Panelists include Kerry James Marshall, artist; James Meyer, associate curator of modern art, National Gallery of Art; Mary Pattillo, Harold Washington Professor of Sociology and African American Studies, Northwestern University; Hortense J. Spillers, Gertrude Conaway Vanderbilt Professor, English department, Vanderbilt University
Book signing follows.
Visualizing Community: City and Village in Byzantine Greece
Friday, November 15, 1:30–5:00 p.m.
Illustrated lectures by Eugenia Gerousi, director, Byzantine and Post-Byzantine antiquities, The Hellenic Ministry of Culture; Ioli Kalavrezou, Dumbarton Oaks Professor of Byzantine Art, Harvard University; Robert Ousterhout, professor of art history and director of the center for ancient studies, University of Pennsylvania; Demetra Papanikola-Bakirtzi, director, The Leventis Municipal Museum of Nicosia
This program is coordinated with and supported by Dumbarton Oaks Research Library and Collection.
DJ Spooky: A Civil War Symphony
Sunday, November 24, 2:00 p.m.
Paul D. Miller (a.k.a. DJ Spooky That Subliminal Kid), composer, multimedia artist, writer, and DJ; accompanied by violinist Danielle Cho and cellist Jennifer Kim
This composition for string ensemble with live-mixed electronic music and video, originally performed at the Metropolitan Museum of Art, borrows images from the exhibition Tell It with Pride: The 54th Massachusetts Regiment and Augustus Saint-Gaudens' Shaw Memorial.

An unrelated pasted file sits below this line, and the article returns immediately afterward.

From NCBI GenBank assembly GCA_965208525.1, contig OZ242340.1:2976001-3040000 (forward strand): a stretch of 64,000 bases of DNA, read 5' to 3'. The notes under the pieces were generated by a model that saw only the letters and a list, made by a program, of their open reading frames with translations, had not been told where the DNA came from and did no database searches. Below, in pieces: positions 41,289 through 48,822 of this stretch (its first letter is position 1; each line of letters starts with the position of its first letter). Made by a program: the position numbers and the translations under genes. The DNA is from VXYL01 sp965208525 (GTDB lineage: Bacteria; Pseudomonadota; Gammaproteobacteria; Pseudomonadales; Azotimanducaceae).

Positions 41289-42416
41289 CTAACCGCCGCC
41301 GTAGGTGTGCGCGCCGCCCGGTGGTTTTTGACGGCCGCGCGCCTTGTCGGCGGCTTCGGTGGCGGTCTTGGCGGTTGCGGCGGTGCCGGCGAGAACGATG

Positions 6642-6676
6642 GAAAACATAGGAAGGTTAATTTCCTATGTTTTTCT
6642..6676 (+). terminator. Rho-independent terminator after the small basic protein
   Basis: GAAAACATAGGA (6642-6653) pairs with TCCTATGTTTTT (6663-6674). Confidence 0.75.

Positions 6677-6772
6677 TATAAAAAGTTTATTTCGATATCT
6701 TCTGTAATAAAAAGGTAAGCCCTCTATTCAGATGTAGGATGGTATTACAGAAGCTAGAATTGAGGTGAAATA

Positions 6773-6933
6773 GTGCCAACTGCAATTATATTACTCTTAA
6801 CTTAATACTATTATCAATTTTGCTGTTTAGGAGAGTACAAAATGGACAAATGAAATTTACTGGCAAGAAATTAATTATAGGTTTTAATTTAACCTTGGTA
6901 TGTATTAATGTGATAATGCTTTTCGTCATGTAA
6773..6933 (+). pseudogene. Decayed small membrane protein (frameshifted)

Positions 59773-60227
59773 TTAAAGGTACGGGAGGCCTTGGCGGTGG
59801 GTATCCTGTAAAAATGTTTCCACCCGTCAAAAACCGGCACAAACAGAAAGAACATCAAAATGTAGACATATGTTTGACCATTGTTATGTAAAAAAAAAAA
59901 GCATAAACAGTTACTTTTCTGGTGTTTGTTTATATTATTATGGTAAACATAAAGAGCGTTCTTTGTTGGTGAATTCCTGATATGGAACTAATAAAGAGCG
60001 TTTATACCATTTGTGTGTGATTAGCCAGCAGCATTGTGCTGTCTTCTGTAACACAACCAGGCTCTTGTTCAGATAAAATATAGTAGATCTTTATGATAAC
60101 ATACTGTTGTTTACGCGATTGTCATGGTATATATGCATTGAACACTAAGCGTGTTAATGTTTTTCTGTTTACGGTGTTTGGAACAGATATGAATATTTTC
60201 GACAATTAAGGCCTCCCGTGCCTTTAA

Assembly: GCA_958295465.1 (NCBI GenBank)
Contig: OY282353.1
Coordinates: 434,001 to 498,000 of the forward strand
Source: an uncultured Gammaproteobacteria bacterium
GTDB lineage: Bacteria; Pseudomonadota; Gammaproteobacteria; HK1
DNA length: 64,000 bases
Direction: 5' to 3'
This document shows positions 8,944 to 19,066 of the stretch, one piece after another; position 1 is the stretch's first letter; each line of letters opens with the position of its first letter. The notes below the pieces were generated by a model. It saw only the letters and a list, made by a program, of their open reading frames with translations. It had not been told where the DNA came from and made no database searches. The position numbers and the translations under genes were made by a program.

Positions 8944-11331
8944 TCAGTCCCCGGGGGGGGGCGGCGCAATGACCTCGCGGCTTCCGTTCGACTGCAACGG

Yes, No, Maybe: The Art of Making Decisions
Sunday, September 8, 2:00 p.m.
Judith Brodie, curator and head, department of modern prints and drawings, National Gallery of Art; Adam Greenhalgh, Andrew W. Mellon Postdoctoral Curatorial Fellow, National Gallery of Art
Book signing of Yes, No, Maybe: Artists Working at Crown Point Press follows.
Tell It with Pride: The 54th Massachusetts Regiment and Augustus Saint-Gaudens' Shaw Memorial
Sunday, September 15, 2:00 p.m.
Sarah Greenough, senior curator and head of the department of photographs, National Gallery of Art; Nancy K. Anderson, curator and head of the department of American and British paintings, National Gallery of Art; Lindsay Harris, research associate, department of photographs, National Gallery of Art; Renée Ater, associate professor of art history and director of academic programs, University of Maryland, College Park
Book signing of Tell It with Pride: The 54th Massachusetts Regiment and Augustus Saint-Gaudens' Shaw Memorial follows.
War Memoranda: A Conversation with Binh Danh and Robert Schultz
Sunday, September 22, 2:00 p.m.
Binh Dahn, artist, and Robert Schultz, John P. Fishwick Professor of English, Roanoke College Held in conjunction with the exhibition Tell It with Pride: The 54th Massachusetts Regiment and Augustus Saint-Gaudens' Shaw Memorial.
Charles Marville, Photographer of Paris in the Age of Haussmann
Sunday, September 29, 2:00 p.m.
Sarah Kennel, associate curator, department of photographs, National Gallery of Art
Book signing of Charles Marville: Photographer of Paris follows.
Introduction to the Exhibition—Heaven and Earth: Art of Byzantium from Greek Collections
Sunday, October 6, 2:00 p.m.
Angelos Delivorrias, director, Benaki Museum; Maria Vlazaki, director general of antiquities and cultural heritage, Ministry of Culture and Tourism, Athens, Greece
This program is coordinated with and supported by the Embassy of Greece and the Ministry of Culture of Greece.
Capital Culture: J. Carter Brown, the National Gallery of Art, and the Reinvention of the Museum Experience
Sunday, October 13, 2:00 p.m.
Neil Harris, Preston and Sterling Morton Professor Emeritus of History and of Art History, University of Chicago
Book signing of Capital Culture follows.
Witnessing Byzantium: The Greek Perspective
Thursday, October 17, 3:30 p.m.